Directly to jail in Monopoly sting

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The Independent Online
When you get a letter in the post offering you something for nothing, particularly if it is cash, there has to be a catch. Usually it's an obligation first to buy something else you have absolutely no use for. On the other hand, it could be instant arrest. Especially if you are a wanted person.

This was the lesson belatedly learned by more than 250 American fugitives who fell for a fun-filled ruse pulled by the finest of New York City. The gullible runaways got their cheques, but of a strictly Monopoly variety, marked with the message: "Go Directly to Jail".

The sting began when the police department sent out 2,800 letters to missing suspects, most of them wanted for small-time misdemeanours, such as drug possession and violation of probation. Purportedly from the "New York Division of Unclaimed Funds," the letters told the recipients that they were owed money and invited them to visit an address in the Bronx to collect it.

More than 800 of the letters were returned "address-unknown". A good number who got them apparently recognised the fingerprints of the law. (The NYPD, after all, tried something similar last Thanksgiving when it tried to snare fugitives with free turkeys).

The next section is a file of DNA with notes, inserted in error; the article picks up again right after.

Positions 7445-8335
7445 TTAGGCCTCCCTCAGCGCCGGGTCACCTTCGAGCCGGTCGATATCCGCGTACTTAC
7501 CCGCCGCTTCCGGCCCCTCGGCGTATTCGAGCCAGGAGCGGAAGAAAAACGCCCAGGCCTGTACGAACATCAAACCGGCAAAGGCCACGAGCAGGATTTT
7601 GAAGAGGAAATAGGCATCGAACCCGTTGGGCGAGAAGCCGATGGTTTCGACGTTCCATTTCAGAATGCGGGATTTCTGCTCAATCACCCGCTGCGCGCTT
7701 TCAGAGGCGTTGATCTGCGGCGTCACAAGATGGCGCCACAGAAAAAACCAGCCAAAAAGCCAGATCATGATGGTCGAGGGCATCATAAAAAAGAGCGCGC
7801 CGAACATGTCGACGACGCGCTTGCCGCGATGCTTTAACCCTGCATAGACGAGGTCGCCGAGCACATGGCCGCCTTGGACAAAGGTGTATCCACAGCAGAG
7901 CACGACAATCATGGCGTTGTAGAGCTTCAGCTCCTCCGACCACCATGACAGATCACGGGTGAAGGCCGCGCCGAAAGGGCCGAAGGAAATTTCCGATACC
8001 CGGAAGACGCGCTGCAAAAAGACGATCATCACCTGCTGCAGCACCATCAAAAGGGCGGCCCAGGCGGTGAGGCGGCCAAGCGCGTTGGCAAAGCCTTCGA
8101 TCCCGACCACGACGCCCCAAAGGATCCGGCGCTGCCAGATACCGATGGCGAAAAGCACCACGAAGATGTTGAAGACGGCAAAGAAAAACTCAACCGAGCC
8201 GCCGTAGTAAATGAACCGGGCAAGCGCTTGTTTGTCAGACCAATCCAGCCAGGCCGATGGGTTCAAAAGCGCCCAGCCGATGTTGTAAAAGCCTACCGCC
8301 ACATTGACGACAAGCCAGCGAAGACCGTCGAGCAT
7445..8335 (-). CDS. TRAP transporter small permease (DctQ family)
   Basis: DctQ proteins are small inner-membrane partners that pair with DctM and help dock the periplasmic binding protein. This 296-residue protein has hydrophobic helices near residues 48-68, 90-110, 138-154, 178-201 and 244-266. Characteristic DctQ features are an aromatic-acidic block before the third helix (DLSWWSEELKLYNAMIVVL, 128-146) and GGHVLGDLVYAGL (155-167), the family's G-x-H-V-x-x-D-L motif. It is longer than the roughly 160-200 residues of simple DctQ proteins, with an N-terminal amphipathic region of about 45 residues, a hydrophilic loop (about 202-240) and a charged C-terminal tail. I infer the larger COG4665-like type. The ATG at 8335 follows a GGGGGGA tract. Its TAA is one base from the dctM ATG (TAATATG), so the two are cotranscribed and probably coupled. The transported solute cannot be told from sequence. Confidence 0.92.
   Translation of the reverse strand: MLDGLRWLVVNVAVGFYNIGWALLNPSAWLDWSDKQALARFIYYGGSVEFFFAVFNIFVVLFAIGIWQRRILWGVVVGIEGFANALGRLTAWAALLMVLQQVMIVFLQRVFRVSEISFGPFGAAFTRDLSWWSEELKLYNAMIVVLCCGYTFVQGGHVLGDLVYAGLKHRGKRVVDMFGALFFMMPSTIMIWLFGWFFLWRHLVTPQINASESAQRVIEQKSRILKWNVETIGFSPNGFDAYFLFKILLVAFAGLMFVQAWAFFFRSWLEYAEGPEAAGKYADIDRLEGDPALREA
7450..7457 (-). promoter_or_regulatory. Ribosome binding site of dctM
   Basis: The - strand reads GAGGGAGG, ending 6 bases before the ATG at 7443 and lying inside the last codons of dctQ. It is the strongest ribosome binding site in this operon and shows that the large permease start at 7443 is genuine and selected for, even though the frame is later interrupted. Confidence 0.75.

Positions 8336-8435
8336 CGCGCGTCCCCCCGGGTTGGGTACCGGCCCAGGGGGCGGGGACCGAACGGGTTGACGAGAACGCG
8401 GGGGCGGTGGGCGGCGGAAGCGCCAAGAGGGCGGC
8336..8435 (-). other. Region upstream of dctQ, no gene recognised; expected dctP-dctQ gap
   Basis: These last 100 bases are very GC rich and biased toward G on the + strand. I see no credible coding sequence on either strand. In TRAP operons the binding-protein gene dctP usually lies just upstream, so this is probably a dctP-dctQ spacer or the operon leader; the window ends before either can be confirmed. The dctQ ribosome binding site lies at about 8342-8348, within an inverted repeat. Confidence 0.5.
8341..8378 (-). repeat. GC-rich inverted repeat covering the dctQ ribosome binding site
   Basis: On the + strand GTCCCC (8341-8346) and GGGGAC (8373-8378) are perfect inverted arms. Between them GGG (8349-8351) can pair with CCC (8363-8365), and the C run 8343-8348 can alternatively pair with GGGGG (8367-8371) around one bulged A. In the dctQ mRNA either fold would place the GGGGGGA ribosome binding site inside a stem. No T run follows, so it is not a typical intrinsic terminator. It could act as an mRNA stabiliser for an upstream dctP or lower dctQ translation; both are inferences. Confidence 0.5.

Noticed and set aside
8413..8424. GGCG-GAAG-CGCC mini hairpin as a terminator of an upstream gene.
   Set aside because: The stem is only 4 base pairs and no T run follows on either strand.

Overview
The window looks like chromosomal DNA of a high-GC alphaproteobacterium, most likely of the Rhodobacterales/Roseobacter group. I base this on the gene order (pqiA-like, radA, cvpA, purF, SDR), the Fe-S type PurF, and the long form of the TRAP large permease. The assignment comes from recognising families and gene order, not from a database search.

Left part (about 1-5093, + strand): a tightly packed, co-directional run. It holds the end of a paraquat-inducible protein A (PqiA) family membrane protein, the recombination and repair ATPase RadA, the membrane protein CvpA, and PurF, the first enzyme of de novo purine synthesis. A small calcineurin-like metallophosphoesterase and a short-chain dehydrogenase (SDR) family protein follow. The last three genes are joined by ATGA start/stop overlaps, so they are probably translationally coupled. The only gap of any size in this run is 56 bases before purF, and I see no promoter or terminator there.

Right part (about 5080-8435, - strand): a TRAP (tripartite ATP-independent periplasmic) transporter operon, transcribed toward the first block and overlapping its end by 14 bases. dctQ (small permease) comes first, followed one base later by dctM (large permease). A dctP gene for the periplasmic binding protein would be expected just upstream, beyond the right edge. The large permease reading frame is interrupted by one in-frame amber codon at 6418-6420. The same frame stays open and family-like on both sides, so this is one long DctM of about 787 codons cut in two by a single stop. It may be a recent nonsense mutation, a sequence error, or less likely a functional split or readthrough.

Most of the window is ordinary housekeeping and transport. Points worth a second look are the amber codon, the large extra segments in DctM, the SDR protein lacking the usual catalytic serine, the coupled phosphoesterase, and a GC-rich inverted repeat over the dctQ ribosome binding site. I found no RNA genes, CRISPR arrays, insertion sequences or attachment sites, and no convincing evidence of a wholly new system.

But enough of them took the bait. Among them was Carlos Carmelio, wanted for possession of marijuana. The young man travelled 3,000 miles by bus from New Mexico to meet his appointment with new-found wealth. He went directly to the Bronx and to the so-called Unclaimed Funds office, where even the receptionist was an agent under cover.

Obviously enjoying themselves, the officers went so far as to have cheques ready for each of their visitors, none of which were bankable. The dud cheques were illustrated with a depiction of a Monopoly card, with the words: "Go Directly To Jail, Do Not Pass Go, Do Not Collect $200".

Such was the surprise of those caught by the sting that all apparently gave themselves up without violence. "It was so calm," said Deputy Inspector Anthony Kissik. "They just came in and they surrendered."

Mr Carmelio was doubly pained. He had been been expecting not $200 but $6,000. Worse, on his surrender, the police found more marijuana in his coat pockets.